I wrote about the Baptists and bootleggers ballot initiative struggle in Maryland where the owners of a casino in West Virginia were funding anti-gambling causes in the adjacent state, and Lucia Graves has a similar story out of Washington state.
This time the issue is marijuana. Specifically legal marijuana, which is now coming to Washington and Colorado and could make pot very cheap if the federal government doesn't get too nosy. Opposition to marijuana legalization is grounded on a social level by public health concerns, a law-and-order mentality, and leftover culture-war politics from the 1960s. But from a financial perspective, the muscle was being wielded by vendors of "medical marijuana":
Though one might assume that legalization would be opposed primarily by law enforcement and social conservatives, nearly all of the money donated to fight the ballot measure in Washington came not from such groups but rather from the existing medical marijuana industry, according to state campaign contribution filings.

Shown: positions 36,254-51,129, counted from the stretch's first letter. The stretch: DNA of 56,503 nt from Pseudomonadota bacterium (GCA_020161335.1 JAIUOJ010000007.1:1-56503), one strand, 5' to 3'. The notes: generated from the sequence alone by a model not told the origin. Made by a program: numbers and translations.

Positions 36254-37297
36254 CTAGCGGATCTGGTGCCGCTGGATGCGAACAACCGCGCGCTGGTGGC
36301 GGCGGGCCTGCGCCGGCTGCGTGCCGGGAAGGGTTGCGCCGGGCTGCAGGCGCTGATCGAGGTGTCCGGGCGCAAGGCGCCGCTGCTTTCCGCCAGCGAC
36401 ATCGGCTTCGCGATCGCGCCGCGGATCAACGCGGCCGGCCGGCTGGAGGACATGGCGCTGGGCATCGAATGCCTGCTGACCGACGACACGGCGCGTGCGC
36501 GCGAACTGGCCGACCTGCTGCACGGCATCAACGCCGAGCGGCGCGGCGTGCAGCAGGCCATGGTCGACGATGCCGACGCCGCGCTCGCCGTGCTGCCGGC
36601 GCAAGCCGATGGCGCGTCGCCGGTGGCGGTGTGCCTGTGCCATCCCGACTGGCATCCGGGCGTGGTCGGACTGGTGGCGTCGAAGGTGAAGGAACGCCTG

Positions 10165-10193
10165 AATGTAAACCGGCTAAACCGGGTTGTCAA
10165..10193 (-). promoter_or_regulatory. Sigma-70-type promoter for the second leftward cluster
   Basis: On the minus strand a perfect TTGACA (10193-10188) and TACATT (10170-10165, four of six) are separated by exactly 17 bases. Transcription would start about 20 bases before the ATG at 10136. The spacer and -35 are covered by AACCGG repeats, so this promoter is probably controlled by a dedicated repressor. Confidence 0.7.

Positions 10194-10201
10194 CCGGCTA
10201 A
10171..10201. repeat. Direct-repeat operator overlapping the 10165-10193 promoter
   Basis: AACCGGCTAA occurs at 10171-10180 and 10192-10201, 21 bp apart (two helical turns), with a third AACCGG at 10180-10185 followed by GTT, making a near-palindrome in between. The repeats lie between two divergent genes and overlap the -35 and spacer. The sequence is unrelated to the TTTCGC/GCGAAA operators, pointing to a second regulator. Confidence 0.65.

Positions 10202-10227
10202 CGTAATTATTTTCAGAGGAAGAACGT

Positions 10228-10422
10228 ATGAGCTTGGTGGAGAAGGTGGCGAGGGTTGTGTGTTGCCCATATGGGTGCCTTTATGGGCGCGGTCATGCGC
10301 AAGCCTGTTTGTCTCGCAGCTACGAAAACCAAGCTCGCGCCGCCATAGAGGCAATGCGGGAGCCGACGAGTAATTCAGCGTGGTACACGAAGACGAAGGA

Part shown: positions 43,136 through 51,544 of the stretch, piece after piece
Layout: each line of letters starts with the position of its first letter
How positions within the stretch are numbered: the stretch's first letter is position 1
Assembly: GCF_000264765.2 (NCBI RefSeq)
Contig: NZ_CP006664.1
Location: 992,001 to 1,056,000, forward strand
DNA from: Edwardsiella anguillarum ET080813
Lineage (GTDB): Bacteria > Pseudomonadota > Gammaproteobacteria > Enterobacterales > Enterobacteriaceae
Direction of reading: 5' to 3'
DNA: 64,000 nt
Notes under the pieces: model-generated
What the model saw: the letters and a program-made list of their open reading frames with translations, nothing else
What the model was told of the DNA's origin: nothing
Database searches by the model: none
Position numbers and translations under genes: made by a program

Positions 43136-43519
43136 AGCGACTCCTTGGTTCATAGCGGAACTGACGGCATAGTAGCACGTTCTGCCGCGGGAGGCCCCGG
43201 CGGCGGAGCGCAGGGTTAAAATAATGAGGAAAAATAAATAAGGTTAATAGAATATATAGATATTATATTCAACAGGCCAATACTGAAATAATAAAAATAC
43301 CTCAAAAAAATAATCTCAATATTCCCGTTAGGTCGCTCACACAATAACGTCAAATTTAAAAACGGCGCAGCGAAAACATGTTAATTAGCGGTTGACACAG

The main group formed to oppose the legalization ballot measure, "No on I-502," was directed by Steve Sarich, a patients' rights advocate who runs a local dispensary or "access point," as he calls it. He says neither he nor his campaign's contributors opposed the measure for financial reasons. "There may be a few that are making some money," he told HuffPost Monday, "but most of them are just paying the rent."
This is one of the odder cases of unintended consequences in recent American political history. While marijuana does have some therapeutic value, I think it's pretty obvious that the intention of the medical marijuana movement has always been to push policy down a slippery slope toward legal tolerance of recreational marijuana use. But rather than creating a self-enforcing interest group spiral, it's actually created a brand-new interest group to join the alcohol lobby in opposing legal pot.